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Everything’s vertically challenged


Two worlds, one planet: What it’s like for a physically challenged student at Cuesta.

By Taylor Saugstad
Managing Editor

To some, sitting down all day would be relaxing. For others, it would be annoying. To me, always sitting down is just a fact. I don’t walk, I roll.

I have Becker muscular dystrophy, a genetic, degenerative disease that mainly affects my voluntary muscles. My arm muscles, from my shoulders to my elbows, my back muscles, and my leg muscles, from my hips to my knees are all getting weaker and losing strength over time.

This disability has made me unable to walk for over a decade and makes it difficult for me to raise my arms above my shoulders and impossible to lift heavy objects.

Everyday I use a power wheelchair to go everywhere. It is my greatest advantage and my greatest obstacle; it gets me to where I want to go, but separates me from the rest of society.

Every person that uses a wheelchair has a unique case depending on their specific disability.

This is my point-of-view of being a Cuesta student who is physically challenged.

The first thing I deal with on campus is parking. While this is normally a simple task, non-handicapped students sometimes temporarily park in handicapped spots in order to quickly grab a parking permit. This forces me to either wait for them or find another handicap spot in another parking lot. It is annoying, and also makes me late for class.

On my way to class, I must concentrate on the pathway ahead, because hitting any bump, dip, or crack in the cement or asphalt could cause me to have an accident.

When I get to the classroom, opening the door is one of the most challenging obstacles. I usually twist the door handle, pulling open the door by driving my wheelchair backwards, and swinging it open so I am able to swiftly drive through the open doorway. This normally works, unless someone unknowingly opens the door, slamming it into my hands or feet. But the easiest way to open a door is to ask someone who is just walking by.

Since the Lock Bloks have been installed, it has become easier to open doors from the inside. Now I can slowly push the door open with my feet, saving myself from a big ordeal or accidentally running into someone.

Once I’m inside the classroom I find a place to station myself, always trying to find an open area that is not blocking the way of any student viewing the whiteboard. I usually have to sit in the very front or the very back of the room, depending on where the door is located.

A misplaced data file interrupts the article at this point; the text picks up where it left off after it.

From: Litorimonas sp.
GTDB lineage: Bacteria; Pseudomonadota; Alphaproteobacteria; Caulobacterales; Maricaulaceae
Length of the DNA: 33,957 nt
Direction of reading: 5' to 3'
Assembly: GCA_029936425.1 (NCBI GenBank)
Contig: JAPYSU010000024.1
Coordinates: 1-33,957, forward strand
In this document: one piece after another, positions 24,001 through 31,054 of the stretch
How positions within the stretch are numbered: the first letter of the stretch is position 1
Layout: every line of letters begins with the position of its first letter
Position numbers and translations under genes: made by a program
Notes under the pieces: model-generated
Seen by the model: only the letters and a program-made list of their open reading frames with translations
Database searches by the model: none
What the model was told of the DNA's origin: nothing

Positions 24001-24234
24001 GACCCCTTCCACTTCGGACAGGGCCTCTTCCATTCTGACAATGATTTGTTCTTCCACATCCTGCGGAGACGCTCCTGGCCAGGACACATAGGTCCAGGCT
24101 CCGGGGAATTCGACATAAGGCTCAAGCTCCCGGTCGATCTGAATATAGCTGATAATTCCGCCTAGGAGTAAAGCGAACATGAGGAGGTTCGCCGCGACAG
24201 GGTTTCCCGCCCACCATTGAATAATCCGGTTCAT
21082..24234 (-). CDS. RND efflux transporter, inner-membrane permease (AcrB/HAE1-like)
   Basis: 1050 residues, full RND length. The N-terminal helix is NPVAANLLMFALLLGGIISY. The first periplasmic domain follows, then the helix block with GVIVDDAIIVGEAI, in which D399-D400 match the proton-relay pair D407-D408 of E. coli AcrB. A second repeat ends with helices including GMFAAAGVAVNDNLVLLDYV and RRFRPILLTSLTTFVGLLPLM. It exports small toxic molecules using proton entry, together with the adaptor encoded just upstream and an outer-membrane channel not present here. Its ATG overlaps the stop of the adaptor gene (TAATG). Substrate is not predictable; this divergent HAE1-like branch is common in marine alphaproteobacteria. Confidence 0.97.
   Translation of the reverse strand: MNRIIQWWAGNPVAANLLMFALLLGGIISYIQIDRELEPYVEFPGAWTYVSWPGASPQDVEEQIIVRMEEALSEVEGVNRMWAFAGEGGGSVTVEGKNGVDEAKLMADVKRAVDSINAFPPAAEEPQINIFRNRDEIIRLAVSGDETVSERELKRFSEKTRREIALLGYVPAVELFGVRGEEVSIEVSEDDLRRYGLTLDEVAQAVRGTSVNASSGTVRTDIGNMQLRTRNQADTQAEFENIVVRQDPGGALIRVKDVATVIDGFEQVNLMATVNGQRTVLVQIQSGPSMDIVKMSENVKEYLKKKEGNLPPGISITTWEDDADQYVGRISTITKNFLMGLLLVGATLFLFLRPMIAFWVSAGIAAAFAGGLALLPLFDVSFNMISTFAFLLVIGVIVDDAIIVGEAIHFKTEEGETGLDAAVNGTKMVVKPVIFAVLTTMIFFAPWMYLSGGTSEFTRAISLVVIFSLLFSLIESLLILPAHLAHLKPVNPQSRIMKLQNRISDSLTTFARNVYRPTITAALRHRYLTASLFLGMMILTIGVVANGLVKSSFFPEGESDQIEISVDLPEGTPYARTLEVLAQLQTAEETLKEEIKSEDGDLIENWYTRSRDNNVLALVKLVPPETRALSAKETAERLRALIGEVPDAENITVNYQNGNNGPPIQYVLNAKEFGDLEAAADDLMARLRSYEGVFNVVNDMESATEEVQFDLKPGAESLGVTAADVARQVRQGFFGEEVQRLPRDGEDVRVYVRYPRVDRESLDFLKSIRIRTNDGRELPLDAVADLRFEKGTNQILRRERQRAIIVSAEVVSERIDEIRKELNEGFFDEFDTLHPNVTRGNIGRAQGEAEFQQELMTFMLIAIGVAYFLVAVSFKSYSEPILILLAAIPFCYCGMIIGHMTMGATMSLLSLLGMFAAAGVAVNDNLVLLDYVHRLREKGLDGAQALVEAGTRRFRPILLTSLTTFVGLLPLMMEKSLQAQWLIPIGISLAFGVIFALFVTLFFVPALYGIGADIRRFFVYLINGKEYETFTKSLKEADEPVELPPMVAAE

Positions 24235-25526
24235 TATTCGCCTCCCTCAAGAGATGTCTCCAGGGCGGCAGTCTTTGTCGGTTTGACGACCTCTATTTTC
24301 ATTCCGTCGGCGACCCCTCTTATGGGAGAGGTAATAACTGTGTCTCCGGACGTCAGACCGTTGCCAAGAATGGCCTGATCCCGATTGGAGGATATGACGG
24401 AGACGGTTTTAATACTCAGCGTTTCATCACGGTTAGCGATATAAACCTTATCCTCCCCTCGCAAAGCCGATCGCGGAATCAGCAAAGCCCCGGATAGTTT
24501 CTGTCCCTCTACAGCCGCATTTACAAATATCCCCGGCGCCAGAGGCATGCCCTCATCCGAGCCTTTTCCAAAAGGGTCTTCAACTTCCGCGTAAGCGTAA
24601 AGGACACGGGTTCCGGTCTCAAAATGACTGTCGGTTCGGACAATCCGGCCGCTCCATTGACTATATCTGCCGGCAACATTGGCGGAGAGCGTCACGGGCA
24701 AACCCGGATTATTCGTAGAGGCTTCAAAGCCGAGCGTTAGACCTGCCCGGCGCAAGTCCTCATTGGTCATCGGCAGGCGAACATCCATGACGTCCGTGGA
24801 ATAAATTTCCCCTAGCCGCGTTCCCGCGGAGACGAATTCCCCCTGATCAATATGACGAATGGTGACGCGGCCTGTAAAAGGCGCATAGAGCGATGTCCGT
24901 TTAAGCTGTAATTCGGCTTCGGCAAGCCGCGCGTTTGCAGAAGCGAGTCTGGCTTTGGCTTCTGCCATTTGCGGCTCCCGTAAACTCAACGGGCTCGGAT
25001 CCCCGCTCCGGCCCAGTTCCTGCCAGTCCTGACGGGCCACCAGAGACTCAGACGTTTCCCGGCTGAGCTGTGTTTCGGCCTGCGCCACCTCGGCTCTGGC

One of the biggest problems of being in a classroom is using textbooks due to their weight. Cuesta’s Disabled Students Programs and Services will provide me a digital versions of textbooks that I can put on a tablet. It also takes more time for me to look through the heavy textbooks, so using the digital version is great. One feature I really like is that I can search the whole book to find something I need. The only problem I find is that sometimes I cannot use the digital version on a tablet during an open-book test.

If I need my book in class, that can make things more difficult. Luckily, textbooks are rarely needed during class. If it seems that the book will be used in class often, I will ask a student or teacher to flip a desk around backwards so that I may utilize the surface.

I normally do not sit at a desk or table; I use my binder on my lap as a writing surface.

When I take a class in a computer lab, I cannot fit my knees under the normal stations since the keyboards roll-out from underneath. In all the Cuesta computer labs, there are DSPS stations where the desks have adjustable heights and the keyboard is on top of the desk.

I do not usually use the bathrooms at Cuesta, since this process takes me longer than the average person. I cannot just go into a bathroom and come out in under two minutes, this is normally an at-home process. But if I must use a bathroom, most bathrooms are easy to enter, I can push open the door or push a button to open the door.

Cuesta College seems to have one of the best DSPS departments. DSPS specializes in providing services to any person with any kind of disability. I do not use all of their services, but some other students may need services that I don’t even know exist.

A committee of various disabled students and staff, as well as non-disabled students and staff, meeting every other month to discuss any issues would be beneficial to DSPS and Cuesta as a whole.

These aspects I have mentioned are just a few of the things that I must deal with on an everyday basis; there also things that most non-handicapped people take for granted.

Overall, Cuesta’s campus is handicap friendly and whenever I need assistance with something, I am always able to find someone who will help find the right solution.